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DJ heads into U.S. Open cool, calm, confident

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It’s sometimes easy to forget just how high Dustin Johnson’s ceiling extends.

Johnson’s placid demeanor rarely if ever gives way to an on-course emotional outburst. He doesn’t often talk to his ball, and his standard celebration is a raised hand or a subdued fist bump – even when holing out for eagle from 171 yards to close out a six-shot win.

In the age of “what have you done for me lately,” his eight-shot romp at Kapalua might as well have happened in 2014. He had been relatively quiet since, ceding the top spot in the world rankings to Justin Thomas and plodding his way around while other big names received more attention.

But after another decisive victory Sunday at the FedEx St. Jude Classic, capped by some memorable theatrics on the 72nd hole, it’s clear that the number of players who can match DJ when he’s in full stride is decidedly small.

Johnson started the final round in Memphis tied for the lead, but from the first few moments it was clear that this would not be a repeat of Pebble Beach, when he was upended by Ted Potter Jr. Johnson led Andrew Putnam by two shots after a single hole, grew his advantage to three in short order and barely broke a sweat on the back nine.

“It was nice to be back in the hunt, to have the lead,” Johnson told reporters. “To play, and get the juices flowing a little bit. It feels like it’s been a long time, and it’s only been six months.”

If it’s possible for the world No. 2 to fly under the radar, Johnson had accomplished the feat entering the week. But while some players lose top billing because of spotty results, Johnson’s downgrade came about simply because he couldn’t keep up with Thomas’ blistering pace. The changing of the guard was about what Thomas was doing right, not what Johnson was doing wrong.

Full-field scores from the FedEx St. Jude Classic

FedEx St. Jude Classic: Articles, photos and videos

With another trophy in his possession, Johnson heads to Shinnecock Hills with an eye-popping stat line this year: seven top-10s in 10 worldwide starts in stroke-play events, with no result lower than his T-17 finish last month at TPC Sawgrass.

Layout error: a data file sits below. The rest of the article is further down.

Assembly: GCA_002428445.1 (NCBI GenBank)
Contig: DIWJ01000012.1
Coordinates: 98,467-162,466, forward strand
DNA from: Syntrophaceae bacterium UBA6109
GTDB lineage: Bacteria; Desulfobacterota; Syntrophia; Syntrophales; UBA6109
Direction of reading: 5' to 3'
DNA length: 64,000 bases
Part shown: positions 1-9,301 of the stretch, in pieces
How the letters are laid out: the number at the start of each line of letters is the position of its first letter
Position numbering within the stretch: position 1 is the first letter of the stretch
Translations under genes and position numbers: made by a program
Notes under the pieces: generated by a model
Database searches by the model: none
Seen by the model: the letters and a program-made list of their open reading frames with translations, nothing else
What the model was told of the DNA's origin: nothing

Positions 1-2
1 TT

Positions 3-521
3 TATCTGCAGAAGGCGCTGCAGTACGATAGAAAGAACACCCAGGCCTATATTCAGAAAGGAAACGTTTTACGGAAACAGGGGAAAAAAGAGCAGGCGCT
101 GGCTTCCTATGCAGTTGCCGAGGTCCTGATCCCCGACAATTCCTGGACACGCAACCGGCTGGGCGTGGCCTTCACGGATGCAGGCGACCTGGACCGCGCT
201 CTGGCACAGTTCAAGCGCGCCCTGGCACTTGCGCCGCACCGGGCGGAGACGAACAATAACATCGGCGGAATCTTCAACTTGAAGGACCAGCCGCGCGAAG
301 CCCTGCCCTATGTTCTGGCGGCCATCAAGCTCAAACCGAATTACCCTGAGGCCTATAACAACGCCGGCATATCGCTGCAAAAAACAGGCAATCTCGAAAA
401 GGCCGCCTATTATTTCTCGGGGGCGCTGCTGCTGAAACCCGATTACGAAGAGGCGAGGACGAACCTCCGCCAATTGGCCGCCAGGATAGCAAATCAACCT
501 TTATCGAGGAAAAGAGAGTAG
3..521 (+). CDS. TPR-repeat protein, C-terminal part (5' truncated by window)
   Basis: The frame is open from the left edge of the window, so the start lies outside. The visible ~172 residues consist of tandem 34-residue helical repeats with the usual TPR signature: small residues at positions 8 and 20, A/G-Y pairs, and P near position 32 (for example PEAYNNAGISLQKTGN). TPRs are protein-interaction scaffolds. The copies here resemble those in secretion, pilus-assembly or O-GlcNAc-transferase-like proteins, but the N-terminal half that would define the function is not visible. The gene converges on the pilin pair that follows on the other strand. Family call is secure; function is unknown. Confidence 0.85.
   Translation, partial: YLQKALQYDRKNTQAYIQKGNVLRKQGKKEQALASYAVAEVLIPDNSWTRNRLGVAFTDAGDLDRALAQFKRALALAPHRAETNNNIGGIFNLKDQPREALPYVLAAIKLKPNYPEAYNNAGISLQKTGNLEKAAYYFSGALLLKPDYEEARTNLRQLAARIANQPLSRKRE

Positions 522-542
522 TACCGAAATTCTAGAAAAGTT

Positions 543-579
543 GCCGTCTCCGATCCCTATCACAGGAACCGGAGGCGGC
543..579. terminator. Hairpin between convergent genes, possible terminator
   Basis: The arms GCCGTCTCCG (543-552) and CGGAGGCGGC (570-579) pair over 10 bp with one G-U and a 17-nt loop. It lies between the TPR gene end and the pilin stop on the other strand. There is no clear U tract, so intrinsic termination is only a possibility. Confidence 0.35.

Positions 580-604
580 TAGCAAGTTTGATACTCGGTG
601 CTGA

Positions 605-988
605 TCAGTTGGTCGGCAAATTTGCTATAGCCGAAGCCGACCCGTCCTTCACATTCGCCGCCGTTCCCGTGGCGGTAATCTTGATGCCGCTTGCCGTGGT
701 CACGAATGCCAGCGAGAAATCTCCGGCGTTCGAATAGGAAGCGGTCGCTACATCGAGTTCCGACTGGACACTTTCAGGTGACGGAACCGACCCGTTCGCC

“I knew coming into this week I was swinging really well, had a lot of confidence in the game,” he said. “I played really well all week.”

Johnson likely won’t lose sleep over the fact that no player has ever won the U.S. Open after winning on Tour the week prior, simply because Johnson doesn’t seem to lose sleep over much of anything when it comes to his day job. Ever the unflappable athlete, he has overcome more than his fair share of on-course turmoil without so much as a scar.

Of course several of his most tense moments came in the U.S. Open, be it his meltdown at Pebble Beach in 2010, his closing three-putt at Chambers Bay in 2015 or his rules fiasco at Oakmont the following year. He managed to brush each off with time, none more so than two years ago when he went from having an official’s hand on his shoulder to putting his hands around the trophy in a matter of hours.

The components are all there for another run to a major title next week at Shinnecock. Scroll down the season-long stat line and you’ll quickly run out of superlatives for Johnson, who leads the Tour in scoring average, total strokes gained and strokes gained: off the tee, just to name a few.

There’s every reason to expect that skillset to translate into more success at the year’s most demanding event, where Johnson finished T-4 or better three straight years before a surprising missed cut last year at Erin Hills.

“I have high expectations going into every week,” Johnson said. “I feel like the game’s in good shape. I feel like I’m driving it well. I’m really hitting my irons well, and my wedges are really good. So I’m really looking forward to going into next week.”

Heading into a major championship on one of the sternest tests around, there will be plenty of names who appear poised to contend. But after lapping the field for the second time in a matter of months, Johnson regained the top spot in the world rankings – and showed once again why it’s usually wise to begin any list of U.S. Open favorites with his.